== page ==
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I Once Knew A Woman Who…

, , , , , , , , | Right | April 22, 2021

As a healthcare worker and, you know, a relatively intelligent human being, I have done my absolute best to stick to the “rules” throughout the many lockdowns. I am shopping for some fruit and veg, and have thoroughly sanitised my hands and basket, donned gloves, and am keeping my 1.5m away from everyone.

At the checkout, I am just exchanging a couple of words with the cashier when a fly buzzes past my open mouth and I manage to inhale the thing. I instantly start involuntarily coughing and choking, and before I can drop my shopping and get my face into my elbow where it belongs, I let out two massive coughs all in the direction of the cashier.

Between coughing and trying to breathe, I attempt to talk.

Me: “Oh, my God, I am so sorry! I just inhaled a fly! I’m sorry!”

I notice the five other people waiting nearby who are looking at me like I have the plague.

Me: “I’m so sorry! I inhaled a fly!”

I grabbed my shopping and ran away into the open space of the car park to finish my revolting coughing spell and hope the fly would come out with it. Gross.

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A Little Bird Told Me…

, , , , | Right | April 5, 2021

I’m doing work experience for a week at a zoo. I’m in the farmyard inside a barn-esque building as people wander around. A boy, no older than seven, approaches the flightless cockatoo who lives inside on a large branch wedged in a pen fence. The cockatoo is named Charlie.

Cockatoo: *Looking at the boy* “Hey, Charlie!”

He says his own name sometimes, as he’s so used to hearing it.

Boy: *Gaping* “Wow! The cockatoo knows my name!”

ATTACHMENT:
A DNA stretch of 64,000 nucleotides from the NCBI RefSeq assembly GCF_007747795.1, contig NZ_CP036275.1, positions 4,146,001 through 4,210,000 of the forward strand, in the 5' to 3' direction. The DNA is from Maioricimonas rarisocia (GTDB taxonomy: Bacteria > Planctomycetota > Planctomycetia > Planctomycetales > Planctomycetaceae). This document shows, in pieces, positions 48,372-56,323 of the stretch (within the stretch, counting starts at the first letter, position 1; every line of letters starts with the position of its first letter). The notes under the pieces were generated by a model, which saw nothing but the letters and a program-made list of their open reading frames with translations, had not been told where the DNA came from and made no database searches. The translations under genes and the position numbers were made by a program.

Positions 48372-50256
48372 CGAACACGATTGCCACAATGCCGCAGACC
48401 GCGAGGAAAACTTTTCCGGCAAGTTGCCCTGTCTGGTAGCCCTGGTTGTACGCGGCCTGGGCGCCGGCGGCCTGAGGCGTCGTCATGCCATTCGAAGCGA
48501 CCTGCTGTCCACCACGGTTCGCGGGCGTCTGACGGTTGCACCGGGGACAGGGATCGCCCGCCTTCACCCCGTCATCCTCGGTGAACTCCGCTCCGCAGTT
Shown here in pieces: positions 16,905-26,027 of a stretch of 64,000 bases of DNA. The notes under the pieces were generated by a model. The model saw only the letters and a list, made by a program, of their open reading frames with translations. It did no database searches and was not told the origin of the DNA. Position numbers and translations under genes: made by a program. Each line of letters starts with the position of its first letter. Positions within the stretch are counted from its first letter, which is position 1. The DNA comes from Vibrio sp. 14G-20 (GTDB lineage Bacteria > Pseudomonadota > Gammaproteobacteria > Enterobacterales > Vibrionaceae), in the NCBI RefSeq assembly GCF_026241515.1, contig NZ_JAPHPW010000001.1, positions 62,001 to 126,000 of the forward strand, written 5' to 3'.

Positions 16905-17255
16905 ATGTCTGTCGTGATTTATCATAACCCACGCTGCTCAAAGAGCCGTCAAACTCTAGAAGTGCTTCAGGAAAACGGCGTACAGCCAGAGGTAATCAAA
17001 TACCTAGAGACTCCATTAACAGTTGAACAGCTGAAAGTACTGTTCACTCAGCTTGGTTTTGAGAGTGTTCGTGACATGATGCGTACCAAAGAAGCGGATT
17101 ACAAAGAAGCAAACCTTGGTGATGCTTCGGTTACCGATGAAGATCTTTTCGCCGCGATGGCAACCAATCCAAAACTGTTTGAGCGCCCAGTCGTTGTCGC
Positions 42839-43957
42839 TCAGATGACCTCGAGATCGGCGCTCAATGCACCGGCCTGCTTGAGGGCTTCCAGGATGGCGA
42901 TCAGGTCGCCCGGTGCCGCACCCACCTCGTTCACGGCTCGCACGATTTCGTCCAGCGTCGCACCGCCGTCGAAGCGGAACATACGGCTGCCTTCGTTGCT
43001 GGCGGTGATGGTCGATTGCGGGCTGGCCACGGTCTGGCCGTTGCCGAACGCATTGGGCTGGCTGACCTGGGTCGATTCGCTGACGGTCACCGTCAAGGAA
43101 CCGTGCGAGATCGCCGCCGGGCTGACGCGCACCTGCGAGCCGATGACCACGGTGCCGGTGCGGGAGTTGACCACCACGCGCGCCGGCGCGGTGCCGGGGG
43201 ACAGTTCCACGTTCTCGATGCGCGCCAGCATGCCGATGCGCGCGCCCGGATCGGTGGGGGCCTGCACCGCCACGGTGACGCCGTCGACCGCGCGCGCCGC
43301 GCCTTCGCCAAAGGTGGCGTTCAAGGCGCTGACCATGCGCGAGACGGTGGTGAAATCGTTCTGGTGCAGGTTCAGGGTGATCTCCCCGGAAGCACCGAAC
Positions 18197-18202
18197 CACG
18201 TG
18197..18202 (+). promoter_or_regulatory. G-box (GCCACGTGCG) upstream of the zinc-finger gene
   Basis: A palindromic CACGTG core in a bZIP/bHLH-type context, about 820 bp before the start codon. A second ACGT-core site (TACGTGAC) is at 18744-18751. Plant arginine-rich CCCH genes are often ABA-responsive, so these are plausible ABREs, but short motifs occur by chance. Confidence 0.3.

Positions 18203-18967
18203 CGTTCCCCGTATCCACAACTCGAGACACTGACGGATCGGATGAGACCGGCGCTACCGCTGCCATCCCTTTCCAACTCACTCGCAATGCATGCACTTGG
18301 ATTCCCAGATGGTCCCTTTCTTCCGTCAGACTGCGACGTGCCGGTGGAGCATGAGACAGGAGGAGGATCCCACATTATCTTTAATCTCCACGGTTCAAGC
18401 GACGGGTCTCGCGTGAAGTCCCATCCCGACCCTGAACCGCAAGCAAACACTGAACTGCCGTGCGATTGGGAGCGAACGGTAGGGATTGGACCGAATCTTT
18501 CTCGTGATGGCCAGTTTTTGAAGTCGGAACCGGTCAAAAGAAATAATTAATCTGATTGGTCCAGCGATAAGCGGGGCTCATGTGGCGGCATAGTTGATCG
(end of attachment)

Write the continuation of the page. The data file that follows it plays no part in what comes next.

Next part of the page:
Me: “Actually, the cockatoo is named Charlie, too. You have the same name!”

I thought this child would be excited, but nope. He tears up and starts absolutely bawling. He seems to be literally having a breakdown.

Boy: “I don’t want to have the same name as a cockatoo!”

I was speechless. The mother came over and, thankfully, apologised and walked away.

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Let’s Hope She Managed To Leave While He Was Out

, , , , | Right | April 2, 2021

I’m doing a cover shift in the deli at a large supermarket. A young bloke comes in, obviously not having showered for a couple of days, with a dumper — half-smoked and extinguished — cigarette in his mouth. He orders five slices of Devon, a lunchmeat. I take out the slices and bag it up, and as I’m about to print out the label, he says:

Customer: “You’re going to run that through as chicken, right?”

Me: “No. It’s Devon.”

Customer: “Yeah, but you need to run it through as chicken breast.”

Me: “I can’t do that. It’s Devon. And it’s significantly cheaper than chicken breast.”

Customer: “Yeah, but my wife sent me here to get chicken. We can’t afford chicken and she’s dumb as dog s***, so if you just put chicken as the label, that’ll fool her.”

Me: “I can’t do that, sorry. Maybe try writing chicken on the bag once you’ve left the store?”

The customer nodded as if I’d given him something profound to think about. He took the Devon and walked off. It was by far the strangest interaction I had that day.